Building Autism Acceptance Means Building the Confidence of Students with Special Needs

Building Autism Acceptance Means Building the Confidence of Students with Special Needs

autism awareness

According to the CDC, autism is the fastest-growing developmental disability in the world. While it has become more of a part of our society, as of 2019, a vast majority of adults with autism are unemployed or underemployed. How do we change that? Building autism acceptance.

Building Autism Acceptance Year Round

April is Autism Acceptance Month (formerly known as Autism Awareness Month), but The Harbor School believes that efforts shouldn’t be limited to one month. Not only because it takes more than a few special events to create real change but also because autism doesn’t look the same from one individual to the next. The more we build and practice acceptance, the more our wonderfully diverse students’ confidence will soar inside and outside the classroom.

Consider expanding your own calendar to include the following:

  1. Autism Pride Day on June 18
  2. Neurodiversity Celebration Week is the last full week of March 
No matter the day or month, instead of just being aware a person has autism, include and find ways to help develop connections to their surroundings and people around them. Through The Harbor School’s calendar of events, we seek to have our students be part of so much more than just our classrooms.

Celebrations of Autism Must Include People with Autism

It sounds odd to think that the one group most alienated by bringing attention to autism are actually people with autism. Though backed by good intentions, some of the messages come across as being incomplete or needing to be cured. Rather, people want to be seen and included as individuals with unique qualities. We work with our students and their families to:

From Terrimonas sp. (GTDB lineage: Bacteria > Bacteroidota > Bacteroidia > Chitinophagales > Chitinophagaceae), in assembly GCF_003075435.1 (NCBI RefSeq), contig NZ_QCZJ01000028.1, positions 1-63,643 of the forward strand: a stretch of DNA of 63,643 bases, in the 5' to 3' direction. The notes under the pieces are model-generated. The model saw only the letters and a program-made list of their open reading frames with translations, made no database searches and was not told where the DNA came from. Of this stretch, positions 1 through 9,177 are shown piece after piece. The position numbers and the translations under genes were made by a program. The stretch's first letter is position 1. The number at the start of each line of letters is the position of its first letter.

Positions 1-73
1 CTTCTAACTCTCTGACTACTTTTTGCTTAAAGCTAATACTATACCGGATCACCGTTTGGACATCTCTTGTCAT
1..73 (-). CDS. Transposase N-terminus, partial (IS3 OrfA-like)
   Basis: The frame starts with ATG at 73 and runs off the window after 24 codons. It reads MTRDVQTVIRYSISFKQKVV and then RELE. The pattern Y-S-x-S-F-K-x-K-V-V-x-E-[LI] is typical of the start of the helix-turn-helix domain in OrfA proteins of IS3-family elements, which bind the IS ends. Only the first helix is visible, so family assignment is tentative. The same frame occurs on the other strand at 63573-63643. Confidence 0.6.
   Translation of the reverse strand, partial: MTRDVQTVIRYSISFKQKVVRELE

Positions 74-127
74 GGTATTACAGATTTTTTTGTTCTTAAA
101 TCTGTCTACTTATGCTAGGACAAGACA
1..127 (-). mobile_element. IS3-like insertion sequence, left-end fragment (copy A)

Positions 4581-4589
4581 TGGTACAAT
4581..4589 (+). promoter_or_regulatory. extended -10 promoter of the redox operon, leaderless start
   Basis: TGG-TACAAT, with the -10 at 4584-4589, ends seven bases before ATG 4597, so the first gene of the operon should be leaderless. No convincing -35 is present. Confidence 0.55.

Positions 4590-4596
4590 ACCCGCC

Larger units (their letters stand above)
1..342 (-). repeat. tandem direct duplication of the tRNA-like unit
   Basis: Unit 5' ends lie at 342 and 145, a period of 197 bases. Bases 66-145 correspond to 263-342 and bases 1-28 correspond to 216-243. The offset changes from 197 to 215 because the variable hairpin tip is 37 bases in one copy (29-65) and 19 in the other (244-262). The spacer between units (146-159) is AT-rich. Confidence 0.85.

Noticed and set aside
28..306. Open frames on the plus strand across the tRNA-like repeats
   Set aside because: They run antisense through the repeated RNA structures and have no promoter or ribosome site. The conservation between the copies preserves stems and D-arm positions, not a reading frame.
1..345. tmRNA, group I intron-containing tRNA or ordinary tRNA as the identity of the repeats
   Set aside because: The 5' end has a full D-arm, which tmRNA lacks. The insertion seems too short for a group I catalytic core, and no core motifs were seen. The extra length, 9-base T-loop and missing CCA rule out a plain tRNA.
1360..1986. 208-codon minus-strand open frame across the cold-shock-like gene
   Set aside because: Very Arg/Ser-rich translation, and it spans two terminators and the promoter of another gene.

• Use positive, inclusive language and symbolism around autism
  • Prepare students to be successful in the workplace to change the underrepresentation people with autism have today
  • Center celebrations around the autistic experience and amplify autistic culture.

Autism Acceptance in New Jersey

Your child sees themselves as a valuable and celebrated member of the community, and we do, too! There is nothing they cannot do with the support they have around them. We think the best way to continue increasing acceptance is to help promote the voices of people with autism; our students, members of the community, and leaders in our nation. By listening, we can all learn, and together we will grow.

The staff at The Harbor School would love to get to know more about your child. Schedule a tour or reach out by phone using our contact page.
amy brandon principal Harbor School

Harbor School a private special education school in Monmouth County, New Jersey

Our mission at Harbor School is to help all of our special needs students with learning, social, language, behavioral, and other disabilities. Our highly skilled staff are committed daily to helping each student reach their full potential.

We would be more than happy to discuss your child's specific needs and challenges, so please call us at 732.544.9394, or request a tour at Harbor School in Eatontown, NJ. We are located just minutes off of the Garden State Parkway at exit 105 and conveniently located off of Route 35 and Route 36 in Monmouth County, NJ.

Amy Brandon, 
Principal-Harbor School, Eatontown, NJ